Diagnoses by following your noses

Medical science today has almost limitless aids to help diagnose problems with the human physical frame.

 A year ago as my wifexraybones and I travelled homeward on a pleasant Sunday afternoon a vehicle travelling toward us crossed onto the wrong side of the road and slammed into us. We both suffered bad injuries and arriving at the Hospital Emergency Ward by ambulance we were both subjected to full body scans to assess the extent of those injuries.

I was very impressed with the calm efficiency of the Emergency Team and the slick procedures they applied to their diagnoses using a vast array of instruments, sensors and manual examination. Even in my battered state I found it quite humorous that, surrounded by all that technology, the team leader leaned over me and asked “So, where does it hurt?”

Diagnosing problems with organisations is reasonably similar. Regardless of the growing armoury of survey instruments, analytical reporting software and performance management technologies the most reliable method of identifying real human issues within workplaces is to engage directly with people and ask very simple questions. Some of the deepest secrets of complex organisational dysfunction can be revealed by starting with a simple overview of “where things hurt”. The important point is to make sure you ask the right people. In many cases that will not be senior management.

Getting under the surface to see the broken bits that are not apparent to the casual observer is the first key to any thorough diagnosis. Knowing where to look and what questions to ask is the second. Xray technology is one of the most widely used medical diagnostic techniques today and the emergence of its digital form now provides enormous clarity to images of bones and sinews deep under the flesh.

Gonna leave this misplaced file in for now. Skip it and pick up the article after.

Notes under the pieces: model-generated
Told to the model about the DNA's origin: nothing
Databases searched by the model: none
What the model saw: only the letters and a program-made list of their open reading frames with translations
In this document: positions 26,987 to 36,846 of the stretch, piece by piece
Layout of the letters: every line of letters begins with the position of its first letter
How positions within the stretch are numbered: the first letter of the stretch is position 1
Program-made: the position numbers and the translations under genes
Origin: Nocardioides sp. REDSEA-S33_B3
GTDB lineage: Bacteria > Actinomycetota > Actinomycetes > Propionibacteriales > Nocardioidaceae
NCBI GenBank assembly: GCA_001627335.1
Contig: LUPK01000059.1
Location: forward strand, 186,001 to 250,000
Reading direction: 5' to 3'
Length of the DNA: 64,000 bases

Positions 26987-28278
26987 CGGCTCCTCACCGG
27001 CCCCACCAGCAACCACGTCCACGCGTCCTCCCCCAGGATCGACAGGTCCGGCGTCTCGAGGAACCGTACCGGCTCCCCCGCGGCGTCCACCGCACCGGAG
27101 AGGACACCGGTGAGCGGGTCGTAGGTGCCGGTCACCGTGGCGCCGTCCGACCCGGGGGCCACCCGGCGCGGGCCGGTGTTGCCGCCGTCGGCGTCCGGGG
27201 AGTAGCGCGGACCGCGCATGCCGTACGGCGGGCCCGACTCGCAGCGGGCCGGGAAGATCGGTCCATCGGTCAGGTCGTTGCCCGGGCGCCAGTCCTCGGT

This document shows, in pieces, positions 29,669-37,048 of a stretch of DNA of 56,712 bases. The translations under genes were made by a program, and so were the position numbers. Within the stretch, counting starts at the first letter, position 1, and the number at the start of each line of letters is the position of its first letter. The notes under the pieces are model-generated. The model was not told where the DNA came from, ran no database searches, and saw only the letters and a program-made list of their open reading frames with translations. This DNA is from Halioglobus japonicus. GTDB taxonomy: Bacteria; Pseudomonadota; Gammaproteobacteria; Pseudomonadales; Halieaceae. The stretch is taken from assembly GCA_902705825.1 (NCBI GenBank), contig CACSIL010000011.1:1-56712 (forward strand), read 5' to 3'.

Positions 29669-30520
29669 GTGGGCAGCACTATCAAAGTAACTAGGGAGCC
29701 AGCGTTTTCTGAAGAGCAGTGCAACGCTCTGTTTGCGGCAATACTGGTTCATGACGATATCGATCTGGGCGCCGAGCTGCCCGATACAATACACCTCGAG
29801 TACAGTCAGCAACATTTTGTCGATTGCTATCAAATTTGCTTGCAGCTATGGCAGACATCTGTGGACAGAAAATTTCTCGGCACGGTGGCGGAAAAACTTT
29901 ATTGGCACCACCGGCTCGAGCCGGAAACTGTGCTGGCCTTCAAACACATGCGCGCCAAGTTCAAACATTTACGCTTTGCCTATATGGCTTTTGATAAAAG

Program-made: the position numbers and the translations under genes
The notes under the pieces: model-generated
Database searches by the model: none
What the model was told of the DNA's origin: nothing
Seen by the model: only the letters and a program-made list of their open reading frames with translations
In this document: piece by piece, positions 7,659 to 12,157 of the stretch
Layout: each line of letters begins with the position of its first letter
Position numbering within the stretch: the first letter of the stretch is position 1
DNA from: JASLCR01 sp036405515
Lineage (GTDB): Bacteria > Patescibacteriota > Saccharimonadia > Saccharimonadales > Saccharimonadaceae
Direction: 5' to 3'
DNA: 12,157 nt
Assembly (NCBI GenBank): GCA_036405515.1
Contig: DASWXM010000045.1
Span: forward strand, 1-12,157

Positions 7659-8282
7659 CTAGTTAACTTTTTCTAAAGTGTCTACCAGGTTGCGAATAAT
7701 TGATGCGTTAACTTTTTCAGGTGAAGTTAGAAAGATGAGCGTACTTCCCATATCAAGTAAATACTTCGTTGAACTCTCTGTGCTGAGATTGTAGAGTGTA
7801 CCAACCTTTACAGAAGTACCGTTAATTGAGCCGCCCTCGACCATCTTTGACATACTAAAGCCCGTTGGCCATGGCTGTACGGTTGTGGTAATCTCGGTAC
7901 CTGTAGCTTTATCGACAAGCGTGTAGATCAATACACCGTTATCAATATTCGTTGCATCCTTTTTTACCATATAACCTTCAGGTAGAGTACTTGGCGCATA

If only it were possible to see the deep seated causes of organisational disturbance as clearly. But even so, adroit questioning of key personnel and keen visual observance of behaviours and reactions provides a valuable understanding of what issues bear upon the ailment. Just as in medicine, an evaluation of the symptoms together with the progressive assembling of relevant pieces of information from various sources can fairly quickly lead to uncovering the cause and consequently the prescription of the remedy.

That’s why the concept of an overarching scan of an organisation to provide a snapshot of its general health is so valuable.

It allows a broad examination to reveal key areas of concern without spending time, effort and money examining issues of small consequence. Getting to the centre of problem areas fast and applying remedies before they blossom into bigger problems should be the central aim. That scan, like the Xray process, must penetrate past the surface to identify the bones of the problem.  Knowing what to look for and recognising abnormalities is a skill shared by radiologists and organisational consultants.

P.S. – Yes, that Xray is my foot after the accident with two titanium plates, 13 screws and three steel pins.

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